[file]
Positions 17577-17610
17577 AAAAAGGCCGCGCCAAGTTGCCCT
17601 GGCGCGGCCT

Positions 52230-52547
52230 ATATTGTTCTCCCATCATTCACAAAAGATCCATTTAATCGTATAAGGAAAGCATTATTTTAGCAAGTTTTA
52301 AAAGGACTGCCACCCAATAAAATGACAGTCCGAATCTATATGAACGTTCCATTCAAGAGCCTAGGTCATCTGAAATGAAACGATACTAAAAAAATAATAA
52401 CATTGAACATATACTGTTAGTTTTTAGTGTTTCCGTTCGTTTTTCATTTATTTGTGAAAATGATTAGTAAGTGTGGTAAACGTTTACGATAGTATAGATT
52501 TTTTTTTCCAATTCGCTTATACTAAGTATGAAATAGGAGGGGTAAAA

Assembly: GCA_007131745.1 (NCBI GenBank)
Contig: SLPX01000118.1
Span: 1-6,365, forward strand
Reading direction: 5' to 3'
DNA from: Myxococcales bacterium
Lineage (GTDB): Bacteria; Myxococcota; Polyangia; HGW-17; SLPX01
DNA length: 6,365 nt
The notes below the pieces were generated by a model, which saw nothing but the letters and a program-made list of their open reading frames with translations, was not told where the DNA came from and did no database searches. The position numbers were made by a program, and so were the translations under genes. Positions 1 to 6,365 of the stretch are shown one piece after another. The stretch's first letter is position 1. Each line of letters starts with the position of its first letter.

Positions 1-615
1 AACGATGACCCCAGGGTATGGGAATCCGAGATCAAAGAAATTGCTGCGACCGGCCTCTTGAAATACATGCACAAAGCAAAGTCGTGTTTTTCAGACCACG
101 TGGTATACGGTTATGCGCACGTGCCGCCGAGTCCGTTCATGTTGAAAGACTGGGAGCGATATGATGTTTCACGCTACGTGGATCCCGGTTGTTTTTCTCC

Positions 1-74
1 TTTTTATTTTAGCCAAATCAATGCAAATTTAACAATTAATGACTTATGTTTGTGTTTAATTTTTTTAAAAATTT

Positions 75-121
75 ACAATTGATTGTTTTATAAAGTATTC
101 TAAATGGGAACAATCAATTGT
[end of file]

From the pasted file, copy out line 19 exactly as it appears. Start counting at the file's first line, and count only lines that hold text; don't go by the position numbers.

101 TGGTATACGGTTATGCGCACGTGCCGCCGAGTCCGTTCATGTTGAAAGACTGGGAGCGATATGATGTTTCACGCTACGTGGATCCCGGTTGTTTTTCTCC